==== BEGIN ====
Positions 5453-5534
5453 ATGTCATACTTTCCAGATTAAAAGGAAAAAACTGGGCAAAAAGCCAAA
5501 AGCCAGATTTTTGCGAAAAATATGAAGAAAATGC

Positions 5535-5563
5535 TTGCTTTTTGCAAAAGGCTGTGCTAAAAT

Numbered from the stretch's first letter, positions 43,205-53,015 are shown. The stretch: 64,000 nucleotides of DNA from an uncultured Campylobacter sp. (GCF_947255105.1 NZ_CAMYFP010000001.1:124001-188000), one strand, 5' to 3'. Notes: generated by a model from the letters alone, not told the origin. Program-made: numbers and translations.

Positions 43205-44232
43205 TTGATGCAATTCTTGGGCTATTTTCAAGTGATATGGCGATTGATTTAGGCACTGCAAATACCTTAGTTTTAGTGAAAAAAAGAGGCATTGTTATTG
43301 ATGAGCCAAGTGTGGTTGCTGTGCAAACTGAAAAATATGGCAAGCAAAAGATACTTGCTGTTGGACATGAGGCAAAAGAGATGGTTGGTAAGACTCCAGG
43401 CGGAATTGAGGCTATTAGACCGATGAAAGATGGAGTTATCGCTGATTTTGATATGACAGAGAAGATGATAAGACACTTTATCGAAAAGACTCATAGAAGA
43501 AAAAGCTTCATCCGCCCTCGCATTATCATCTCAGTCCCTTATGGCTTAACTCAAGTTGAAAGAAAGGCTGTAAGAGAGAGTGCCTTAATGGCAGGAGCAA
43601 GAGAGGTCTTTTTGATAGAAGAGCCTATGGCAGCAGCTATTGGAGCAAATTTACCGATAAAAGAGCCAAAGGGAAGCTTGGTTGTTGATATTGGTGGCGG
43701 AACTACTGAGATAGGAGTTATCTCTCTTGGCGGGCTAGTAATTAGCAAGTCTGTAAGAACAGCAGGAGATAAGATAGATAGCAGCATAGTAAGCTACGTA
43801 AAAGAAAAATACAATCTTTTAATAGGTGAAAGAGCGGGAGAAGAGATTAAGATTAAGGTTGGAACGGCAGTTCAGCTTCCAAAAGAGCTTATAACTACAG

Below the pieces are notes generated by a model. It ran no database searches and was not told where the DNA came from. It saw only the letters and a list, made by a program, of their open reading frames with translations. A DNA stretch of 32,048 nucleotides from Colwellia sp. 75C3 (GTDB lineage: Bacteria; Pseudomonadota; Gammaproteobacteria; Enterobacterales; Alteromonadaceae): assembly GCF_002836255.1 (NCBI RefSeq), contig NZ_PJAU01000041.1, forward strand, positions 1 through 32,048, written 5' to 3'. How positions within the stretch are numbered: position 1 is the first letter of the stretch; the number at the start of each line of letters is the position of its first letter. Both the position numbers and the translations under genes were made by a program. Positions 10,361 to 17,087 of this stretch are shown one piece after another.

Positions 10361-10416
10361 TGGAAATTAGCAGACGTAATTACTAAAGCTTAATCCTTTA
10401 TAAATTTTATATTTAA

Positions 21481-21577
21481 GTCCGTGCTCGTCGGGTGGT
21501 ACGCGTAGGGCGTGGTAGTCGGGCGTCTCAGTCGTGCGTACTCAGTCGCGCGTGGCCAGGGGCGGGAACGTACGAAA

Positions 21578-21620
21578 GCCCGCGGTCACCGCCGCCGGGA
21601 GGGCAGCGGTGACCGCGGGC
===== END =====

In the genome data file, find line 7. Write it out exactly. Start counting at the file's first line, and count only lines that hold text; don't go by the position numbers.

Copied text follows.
Positions 43205-44232